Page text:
I saw Alina and her kids cheering me on. That was a huge boost. Then I heard another voice say Mary Holt-Wilson. I’m not sure it who it was, but I think it was Kurt. So that was another boost. And then I was at mile 6…. FINALLLYYYY. Fort Williams State Park
I ran the last .26 in 6:06 pace. I was hauling! This was primarily because I thought maybe if I could just sprint fast enough I would still PR… but I didn’t. I finished in —13 seconds off. Damn.
I think I spent the majority of this RR bitching about the Smurfs. Sorry about that.
In summary, I had a good race. I like the course (except for mile 5. Well, I even kinda like mile 5). I like that this race draws so many of my
friends, and I like that it is run in my hometown! I will PR on this course—someday. Maine
I finished 11th in my Ag out of 390—9th if you take out the two pros my age. That made me feel pretty good and helped to mitigate the fact that I hadn’t PR’d. Ange was 3rd AG—1st without the pros, and ran a 40:40. HOLY SMOKING FAST. Congrats, Ange! My friends Tim, Mike, Jeff’s wife Leigh, and Jeff also PR’d, and Ange’s husband Mark went under 40. Yikes… My friends Carrie, Stacy and Erin ran EVEN THOUGH they just did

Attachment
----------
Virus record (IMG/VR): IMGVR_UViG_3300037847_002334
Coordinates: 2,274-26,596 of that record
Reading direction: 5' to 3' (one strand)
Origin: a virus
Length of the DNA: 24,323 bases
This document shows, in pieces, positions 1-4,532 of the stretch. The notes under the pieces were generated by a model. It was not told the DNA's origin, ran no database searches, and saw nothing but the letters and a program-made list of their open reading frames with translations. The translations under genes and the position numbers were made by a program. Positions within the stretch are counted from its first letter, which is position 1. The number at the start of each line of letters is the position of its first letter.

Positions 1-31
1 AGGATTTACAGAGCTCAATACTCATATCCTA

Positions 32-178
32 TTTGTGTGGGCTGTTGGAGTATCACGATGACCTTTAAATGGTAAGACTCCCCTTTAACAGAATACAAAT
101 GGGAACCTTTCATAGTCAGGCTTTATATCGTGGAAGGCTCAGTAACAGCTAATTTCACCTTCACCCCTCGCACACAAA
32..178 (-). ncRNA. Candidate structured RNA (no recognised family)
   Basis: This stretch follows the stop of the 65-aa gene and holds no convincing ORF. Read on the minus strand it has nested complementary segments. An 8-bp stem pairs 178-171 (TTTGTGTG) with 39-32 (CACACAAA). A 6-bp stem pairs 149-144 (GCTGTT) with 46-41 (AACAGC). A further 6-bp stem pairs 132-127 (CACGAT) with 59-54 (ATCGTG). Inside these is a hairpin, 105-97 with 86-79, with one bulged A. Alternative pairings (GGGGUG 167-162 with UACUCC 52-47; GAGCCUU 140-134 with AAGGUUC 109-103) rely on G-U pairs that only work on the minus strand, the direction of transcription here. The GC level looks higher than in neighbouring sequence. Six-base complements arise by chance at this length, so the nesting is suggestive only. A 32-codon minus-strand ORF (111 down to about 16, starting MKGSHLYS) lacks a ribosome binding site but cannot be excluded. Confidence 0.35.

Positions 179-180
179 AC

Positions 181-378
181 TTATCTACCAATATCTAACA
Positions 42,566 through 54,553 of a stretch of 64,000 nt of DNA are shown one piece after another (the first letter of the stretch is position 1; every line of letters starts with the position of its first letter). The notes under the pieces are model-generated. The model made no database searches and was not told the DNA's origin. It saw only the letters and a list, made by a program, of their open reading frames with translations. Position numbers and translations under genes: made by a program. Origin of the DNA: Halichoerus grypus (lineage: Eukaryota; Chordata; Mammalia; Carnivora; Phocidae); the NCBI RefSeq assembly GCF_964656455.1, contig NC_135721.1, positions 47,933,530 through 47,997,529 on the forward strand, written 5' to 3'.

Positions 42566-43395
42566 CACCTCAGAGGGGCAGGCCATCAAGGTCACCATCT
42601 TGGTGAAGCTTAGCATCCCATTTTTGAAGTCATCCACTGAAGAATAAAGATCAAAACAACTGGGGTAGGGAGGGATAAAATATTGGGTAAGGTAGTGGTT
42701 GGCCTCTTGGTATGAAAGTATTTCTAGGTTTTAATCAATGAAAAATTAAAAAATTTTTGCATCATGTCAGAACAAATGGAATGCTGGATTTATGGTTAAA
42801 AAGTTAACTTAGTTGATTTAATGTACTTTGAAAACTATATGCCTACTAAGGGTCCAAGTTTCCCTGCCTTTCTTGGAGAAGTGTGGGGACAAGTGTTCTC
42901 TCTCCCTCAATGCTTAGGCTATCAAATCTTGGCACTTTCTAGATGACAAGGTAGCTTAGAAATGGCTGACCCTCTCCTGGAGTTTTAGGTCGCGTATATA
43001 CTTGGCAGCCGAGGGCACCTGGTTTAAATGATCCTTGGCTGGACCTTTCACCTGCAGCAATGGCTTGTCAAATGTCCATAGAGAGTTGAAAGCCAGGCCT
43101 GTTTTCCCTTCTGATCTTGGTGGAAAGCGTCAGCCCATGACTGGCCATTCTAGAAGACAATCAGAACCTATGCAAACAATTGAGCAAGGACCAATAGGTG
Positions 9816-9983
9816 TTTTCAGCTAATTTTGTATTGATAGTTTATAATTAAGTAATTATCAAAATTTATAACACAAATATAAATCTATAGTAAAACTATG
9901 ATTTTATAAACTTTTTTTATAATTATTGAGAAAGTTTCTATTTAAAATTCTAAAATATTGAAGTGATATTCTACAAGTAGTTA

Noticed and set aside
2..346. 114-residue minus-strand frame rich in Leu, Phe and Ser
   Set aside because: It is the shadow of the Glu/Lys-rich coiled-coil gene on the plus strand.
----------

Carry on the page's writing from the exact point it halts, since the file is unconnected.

Lake Placid, and Carrie finished like 6th in our AG. Amazing.
Finally, I want to give a shout out to my dad. He ran the course in 55:15. He’ll be 70 in October. I think that is more impressive than any other performance of the day. Congrats, Dad!
Also, apologies again for not being up to date on all of your blogs. I am seriously internet challenged this summer. I had to write this post on Word, and then go to a Starbucks to upload it to Blogger!
See you in a few.